There is plenty of scientific evidence indicating that writing by hand is an important skill. Compared to typing, writing by hand seems to activate the brain in ways that help you process and remember information. Whether you need to learn cursive to access the full benefits of writing by hand, however, is another story.

KQED recently highlighted science writer Philip Ball’s dive into whether cursive is more beneficial for kids’ learning than printing at Nautilis. There’s no conclusive research to show that learning cursive is uniquely beneficial, Ball writes, quoting neuroscientist Karin Harman James, who studies early brain development. Ball continues:

"James cautions that the issue is difficult to study because it’s hard to find children whose educational situation differs only in the style of handwriting. What’s more, a lot of the ‘evidence’ that does get quoted is rather old and of questionable quality, and some of the findings are contradictory. Simply put, our real understanding of how children respond to different writing styles is surprisingly patchy and woefully inadequate."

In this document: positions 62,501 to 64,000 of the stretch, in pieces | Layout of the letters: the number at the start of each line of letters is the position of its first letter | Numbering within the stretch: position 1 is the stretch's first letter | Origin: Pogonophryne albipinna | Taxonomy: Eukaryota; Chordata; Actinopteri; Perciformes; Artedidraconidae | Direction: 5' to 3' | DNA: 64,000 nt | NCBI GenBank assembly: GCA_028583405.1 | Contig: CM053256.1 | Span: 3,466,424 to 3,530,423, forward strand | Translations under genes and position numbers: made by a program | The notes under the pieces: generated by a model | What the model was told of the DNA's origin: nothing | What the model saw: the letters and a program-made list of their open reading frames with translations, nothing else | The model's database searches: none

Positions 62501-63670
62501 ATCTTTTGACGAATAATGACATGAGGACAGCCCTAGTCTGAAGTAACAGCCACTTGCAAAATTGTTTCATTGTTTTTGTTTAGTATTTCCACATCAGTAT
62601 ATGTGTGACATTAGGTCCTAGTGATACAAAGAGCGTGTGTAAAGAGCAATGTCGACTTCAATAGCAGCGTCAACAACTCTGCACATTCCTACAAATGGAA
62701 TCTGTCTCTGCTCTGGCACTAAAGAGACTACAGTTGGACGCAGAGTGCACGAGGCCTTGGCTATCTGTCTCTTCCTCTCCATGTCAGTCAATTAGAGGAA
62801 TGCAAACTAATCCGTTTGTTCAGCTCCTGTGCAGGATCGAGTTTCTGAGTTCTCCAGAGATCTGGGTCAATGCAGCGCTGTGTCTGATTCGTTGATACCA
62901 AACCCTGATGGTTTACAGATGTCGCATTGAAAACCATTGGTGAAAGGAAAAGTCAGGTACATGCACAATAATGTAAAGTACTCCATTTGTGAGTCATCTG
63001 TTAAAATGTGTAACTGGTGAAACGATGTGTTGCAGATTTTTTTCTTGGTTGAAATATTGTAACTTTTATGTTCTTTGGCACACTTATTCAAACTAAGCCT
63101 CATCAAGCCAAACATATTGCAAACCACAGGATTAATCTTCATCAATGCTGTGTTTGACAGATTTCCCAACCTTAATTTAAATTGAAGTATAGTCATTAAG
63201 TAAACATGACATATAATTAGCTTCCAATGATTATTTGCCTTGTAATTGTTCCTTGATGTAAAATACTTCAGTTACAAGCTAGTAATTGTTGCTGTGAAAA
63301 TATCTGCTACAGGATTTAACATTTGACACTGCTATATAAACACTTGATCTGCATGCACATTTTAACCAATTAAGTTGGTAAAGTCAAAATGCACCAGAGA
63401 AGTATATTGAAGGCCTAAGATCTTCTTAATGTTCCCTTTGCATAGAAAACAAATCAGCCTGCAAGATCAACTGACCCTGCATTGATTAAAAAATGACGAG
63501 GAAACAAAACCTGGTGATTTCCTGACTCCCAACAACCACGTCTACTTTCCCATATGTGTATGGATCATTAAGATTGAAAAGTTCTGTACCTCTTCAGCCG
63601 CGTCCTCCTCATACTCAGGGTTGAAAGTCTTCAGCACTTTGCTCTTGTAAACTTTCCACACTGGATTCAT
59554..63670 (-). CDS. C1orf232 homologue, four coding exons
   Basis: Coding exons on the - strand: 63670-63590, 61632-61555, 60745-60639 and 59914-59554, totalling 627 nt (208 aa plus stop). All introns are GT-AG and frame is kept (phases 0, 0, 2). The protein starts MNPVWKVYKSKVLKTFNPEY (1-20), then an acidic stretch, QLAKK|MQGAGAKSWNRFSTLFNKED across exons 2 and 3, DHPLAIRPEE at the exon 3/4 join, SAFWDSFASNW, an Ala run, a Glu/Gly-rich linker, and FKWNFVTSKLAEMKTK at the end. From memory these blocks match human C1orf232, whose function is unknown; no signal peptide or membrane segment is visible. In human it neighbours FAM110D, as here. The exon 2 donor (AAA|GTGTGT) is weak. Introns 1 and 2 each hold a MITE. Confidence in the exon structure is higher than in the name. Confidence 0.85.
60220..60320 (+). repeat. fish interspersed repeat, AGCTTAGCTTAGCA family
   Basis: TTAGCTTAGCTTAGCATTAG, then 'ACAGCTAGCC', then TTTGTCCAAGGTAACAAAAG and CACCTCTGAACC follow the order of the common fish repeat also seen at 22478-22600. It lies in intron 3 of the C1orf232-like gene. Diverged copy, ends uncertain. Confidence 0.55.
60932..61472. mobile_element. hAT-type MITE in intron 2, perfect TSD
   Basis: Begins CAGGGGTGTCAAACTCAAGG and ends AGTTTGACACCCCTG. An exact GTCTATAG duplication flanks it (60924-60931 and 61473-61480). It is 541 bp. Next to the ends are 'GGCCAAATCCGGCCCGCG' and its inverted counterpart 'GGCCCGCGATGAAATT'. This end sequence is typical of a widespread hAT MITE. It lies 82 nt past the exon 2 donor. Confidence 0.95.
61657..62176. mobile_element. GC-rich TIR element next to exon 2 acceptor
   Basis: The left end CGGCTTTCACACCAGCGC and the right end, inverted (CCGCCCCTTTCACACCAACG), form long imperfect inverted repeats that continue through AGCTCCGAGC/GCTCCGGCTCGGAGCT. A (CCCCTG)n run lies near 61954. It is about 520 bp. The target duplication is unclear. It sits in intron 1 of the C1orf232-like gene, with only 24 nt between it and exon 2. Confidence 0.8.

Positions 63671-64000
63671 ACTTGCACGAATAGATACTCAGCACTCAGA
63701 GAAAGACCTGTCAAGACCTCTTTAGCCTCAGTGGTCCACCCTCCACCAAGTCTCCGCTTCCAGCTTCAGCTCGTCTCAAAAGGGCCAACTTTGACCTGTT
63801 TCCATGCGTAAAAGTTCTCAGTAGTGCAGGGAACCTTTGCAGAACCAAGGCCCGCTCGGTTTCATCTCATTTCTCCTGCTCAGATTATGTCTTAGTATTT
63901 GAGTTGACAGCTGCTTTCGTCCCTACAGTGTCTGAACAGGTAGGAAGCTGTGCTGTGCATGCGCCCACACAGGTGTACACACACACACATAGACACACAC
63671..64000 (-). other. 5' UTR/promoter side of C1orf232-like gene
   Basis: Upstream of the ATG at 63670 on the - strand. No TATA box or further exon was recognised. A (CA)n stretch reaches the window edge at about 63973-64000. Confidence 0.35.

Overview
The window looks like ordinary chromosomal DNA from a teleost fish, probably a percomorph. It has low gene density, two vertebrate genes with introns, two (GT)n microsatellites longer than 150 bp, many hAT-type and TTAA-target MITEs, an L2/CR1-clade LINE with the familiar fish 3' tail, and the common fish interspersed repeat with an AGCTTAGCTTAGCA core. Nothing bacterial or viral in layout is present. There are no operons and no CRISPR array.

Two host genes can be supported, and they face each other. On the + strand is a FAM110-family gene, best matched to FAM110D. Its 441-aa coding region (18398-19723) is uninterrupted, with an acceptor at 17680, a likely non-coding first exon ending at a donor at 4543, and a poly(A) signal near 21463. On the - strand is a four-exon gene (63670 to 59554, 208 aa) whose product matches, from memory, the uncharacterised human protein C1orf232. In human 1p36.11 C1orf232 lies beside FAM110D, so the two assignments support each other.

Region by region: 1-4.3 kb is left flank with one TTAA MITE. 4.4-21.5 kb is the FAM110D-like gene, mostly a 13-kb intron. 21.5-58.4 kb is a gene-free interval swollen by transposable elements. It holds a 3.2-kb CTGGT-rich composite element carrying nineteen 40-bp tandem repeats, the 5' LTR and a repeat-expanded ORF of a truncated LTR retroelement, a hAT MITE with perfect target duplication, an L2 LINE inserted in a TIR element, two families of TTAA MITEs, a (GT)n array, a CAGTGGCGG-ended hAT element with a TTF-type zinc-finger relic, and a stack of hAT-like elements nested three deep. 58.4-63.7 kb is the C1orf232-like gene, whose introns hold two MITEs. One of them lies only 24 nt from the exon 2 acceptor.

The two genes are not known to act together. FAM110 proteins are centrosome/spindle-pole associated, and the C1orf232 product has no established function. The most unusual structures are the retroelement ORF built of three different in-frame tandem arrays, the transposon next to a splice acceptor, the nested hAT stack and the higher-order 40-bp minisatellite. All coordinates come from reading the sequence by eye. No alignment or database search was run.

There is some research that has found that cursive aids dyslexic students, in part because it doesn’t require taking the pencil off the paper as often, but other research shows that because cursive adds yet another layer of complexity to writing, kids can learn to write more quickly, and write more legibly and accurately, using manuscript.

With the lack of scientific consensus about whether one type of writing is superior for learning, it’s clear that school policies that require cursive are more about culture than research. Cursive is required as early as kindergarten in France, and in some U.S. states, students are required to proficiently write in cursive by a certain point in their elementary school career (fifth grade in Alabama, third grade in California).

Given how deeply parents and people who write education policy feel about cursive—"People talk about the decline of handwriting as if it’s proof of the decline of civilization," Anne Trubek, author of The History and Uncertain Future of Handwriting, recently wrote in The New York Times—it’s not likely to disappear from schools anytime soon.

[h/t KQED]

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